Lufthansa will employ temporary workers as cabin crew for its planned operation at Berlin's new airport, starting in June.
AviationPower, a Hamburg-based joint venture between temporary staff specialist Manpower and Lufthansa Technical Training, is currently recruiting applicants for flight attendant positions at the airline in the German capital.
Lufthansa wants to hire around 200 cabin crew members for two years. Thereafter, the co-operation with the agency is to be reviewed, a spokesman for the airline said.
The flight attendants, who have a permanent contract with AviationPower, would then continue working for the agency, either for Lufthansa or other carriers, or apply for direct employment with Lufthansa, according to AviationPower.
The agency is currently launching its cabin crew hire scheme and has not yet won other customer airlines in addition to Lufthansa.
While the external employees will have the same basic salary as their peers at Lufthansa, the former's pay will not be reviewed in the same intervals. The external staff members will also not be eligible to the same company benefits, such as the airline's pension scheme.
Germany's Verdi union criticises the new employment model and is considering steps against it. The temporary staff will earn less than their Lufthansa colleagues and will have a more uncertain job future, said a spokesman for the union.
While the airline reviews its own cabin crew members' pay after two years, enabling employees to move to a higher salary band, the agency workers will have "no chance for financial advancement", he added.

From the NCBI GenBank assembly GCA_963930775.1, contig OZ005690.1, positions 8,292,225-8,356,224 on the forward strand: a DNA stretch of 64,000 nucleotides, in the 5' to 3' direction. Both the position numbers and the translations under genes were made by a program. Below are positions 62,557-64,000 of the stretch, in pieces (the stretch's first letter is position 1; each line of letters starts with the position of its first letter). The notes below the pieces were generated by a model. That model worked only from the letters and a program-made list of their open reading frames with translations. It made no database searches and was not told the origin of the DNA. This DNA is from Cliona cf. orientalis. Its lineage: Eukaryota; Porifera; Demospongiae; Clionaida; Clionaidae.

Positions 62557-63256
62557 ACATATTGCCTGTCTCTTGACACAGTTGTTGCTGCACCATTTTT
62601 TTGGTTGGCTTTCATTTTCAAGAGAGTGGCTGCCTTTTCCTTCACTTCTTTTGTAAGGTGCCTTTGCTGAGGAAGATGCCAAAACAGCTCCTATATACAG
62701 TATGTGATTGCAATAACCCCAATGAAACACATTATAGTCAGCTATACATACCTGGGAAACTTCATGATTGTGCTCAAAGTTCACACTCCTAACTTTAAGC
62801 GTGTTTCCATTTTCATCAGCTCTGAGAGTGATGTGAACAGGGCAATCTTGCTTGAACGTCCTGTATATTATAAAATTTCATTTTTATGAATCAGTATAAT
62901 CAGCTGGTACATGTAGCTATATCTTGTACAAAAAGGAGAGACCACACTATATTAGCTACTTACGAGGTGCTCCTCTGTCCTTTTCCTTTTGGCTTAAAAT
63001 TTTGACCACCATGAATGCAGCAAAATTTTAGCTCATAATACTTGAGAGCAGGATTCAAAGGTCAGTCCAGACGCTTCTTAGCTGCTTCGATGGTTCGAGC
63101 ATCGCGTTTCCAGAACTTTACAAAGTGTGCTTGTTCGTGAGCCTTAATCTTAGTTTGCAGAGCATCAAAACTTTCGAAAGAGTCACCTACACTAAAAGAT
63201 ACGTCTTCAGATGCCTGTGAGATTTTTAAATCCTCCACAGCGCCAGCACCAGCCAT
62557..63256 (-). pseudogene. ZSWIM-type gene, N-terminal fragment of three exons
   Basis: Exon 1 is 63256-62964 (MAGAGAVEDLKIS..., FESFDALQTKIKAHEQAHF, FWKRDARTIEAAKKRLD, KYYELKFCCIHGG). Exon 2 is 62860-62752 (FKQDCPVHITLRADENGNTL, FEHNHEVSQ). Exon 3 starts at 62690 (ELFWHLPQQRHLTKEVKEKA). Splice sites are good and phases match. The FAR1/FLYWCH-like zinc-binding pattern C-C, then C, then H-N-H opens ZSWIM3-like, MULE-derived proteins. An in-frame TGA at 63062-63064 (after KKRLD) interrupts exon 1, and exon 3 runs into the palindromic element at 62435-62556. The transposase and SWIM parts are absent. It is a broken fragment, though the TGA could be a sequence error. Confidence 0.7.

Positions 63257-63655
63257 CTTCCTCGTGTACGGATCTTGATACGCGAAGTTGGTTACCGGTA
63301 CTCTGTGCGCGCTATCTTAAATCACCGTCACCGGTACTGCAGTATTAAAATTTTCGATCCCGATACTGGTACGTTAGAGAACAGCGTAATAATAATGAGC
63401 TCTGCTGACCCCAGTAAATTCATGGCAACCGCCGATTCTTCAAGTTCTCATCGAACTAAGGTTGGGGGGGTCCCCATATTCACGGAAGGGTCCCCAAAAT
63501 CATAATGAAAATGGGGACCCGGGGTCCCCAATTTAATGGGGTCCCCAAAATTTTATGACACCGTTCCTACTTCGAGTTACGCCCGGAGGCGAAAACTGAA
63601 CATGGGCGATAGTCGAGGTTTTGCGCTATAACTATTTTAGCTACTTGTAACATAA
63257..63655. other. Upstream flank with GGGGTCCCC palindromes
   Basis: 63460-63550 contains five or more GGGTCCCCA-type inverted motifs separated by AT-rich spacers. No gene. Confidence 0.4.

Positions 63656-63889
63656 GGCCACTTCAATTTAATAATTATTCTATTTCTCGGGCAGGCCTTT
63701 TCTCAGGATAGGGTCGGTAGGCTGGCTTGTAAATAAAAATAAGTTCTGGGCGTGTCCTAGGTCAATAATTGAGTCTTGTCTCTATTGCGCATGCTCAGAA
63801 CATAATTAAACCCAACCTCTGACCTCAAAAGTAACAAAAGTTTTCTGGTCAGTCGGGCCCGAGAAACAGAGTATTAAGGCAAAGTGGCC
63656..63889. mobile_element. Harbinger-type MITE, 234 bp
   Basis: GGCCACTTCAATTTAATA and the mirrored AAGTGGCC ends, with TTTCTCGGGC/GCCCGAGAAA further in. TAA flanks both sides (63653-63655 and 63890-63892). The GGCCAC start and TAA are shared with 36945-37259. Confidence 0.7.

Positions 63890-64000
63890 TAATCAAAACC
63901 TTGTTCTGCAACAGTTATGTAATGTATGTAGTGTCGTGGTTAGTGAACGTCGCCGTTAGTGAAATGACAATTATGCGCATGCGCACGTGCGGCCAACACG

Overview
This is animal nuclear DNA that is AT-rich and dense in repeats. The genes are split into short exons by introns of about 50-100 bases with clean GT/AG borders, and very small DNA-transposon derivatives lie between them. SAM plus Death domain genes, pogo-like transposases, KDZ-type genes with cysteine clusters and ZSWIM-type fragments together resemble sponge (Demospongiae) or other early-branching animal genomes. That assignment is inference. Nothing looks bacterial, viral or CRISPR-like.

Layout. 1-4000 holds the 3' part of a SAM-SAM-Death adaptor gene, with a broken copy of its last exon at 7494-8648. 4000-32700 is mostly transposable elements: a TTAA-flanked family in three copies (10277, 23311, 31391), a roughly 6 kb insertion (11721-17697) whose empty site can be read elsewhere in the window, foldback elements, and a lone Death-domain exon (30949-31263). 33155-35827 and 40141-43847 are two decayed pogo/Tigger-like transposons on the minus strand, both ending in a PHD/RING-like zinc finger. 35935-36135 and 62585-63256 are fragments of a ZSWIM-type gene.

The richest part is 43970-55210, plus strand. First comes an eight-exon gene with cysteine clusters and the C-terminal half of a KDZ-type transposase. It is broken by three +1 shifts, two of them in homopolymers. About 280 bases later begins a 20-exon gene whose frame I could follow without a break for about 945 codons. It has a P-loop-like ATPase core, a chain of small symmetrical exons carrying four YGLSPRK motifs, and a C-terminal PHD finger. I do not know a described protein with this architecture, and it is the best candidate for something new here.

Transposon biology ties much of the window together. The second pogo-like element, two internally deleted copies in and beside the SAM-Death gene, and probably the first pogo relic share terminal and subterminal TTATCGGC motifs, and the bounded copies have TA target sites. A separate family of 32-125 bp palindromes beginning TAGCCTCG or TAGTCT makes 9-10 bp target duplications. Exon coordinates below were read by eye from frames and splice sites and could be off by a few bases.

When it revealed its route and fleet growth concept for Berlin in November, Lufthansa said it would hire cabin crew via an "external company" to ensure "sustained competitiveness" in the city, where it faces competition mainly from budget carriers EasyJet, Ryanair and Air Berlin.
The airline plans to establish a dedicated crew base for pilots and flight attendants in Berlin for a local Airbus A320 family fleet, which will only be employed for direct flights from the city to domestic and European destinations. The crews will return to their home base at the end of their shifts and not have layovers in other locations.
The unified fleet and "cost advantages in the management of the aircraft" will reduce unit costs by around a third over its other European fleet, according to Lufthansa.
AviationPower will be responsible for training the new cabin crew members, which will be done in co-operation with the airline.
The employment model is currently planned only for Berlin, but could also be evaluated for its bases in Dusseldorf and Hamburg, according to the Lufthansa spokesman.
It would not be suitable for the hubs in Frankfurt and Munich, where the airline operates with its own staff, he added.
A range of Lufthansa flights in Cologne, Hanover and Stuttgart are currently being transferred to the airline's low-cost subsidiary Germanwings.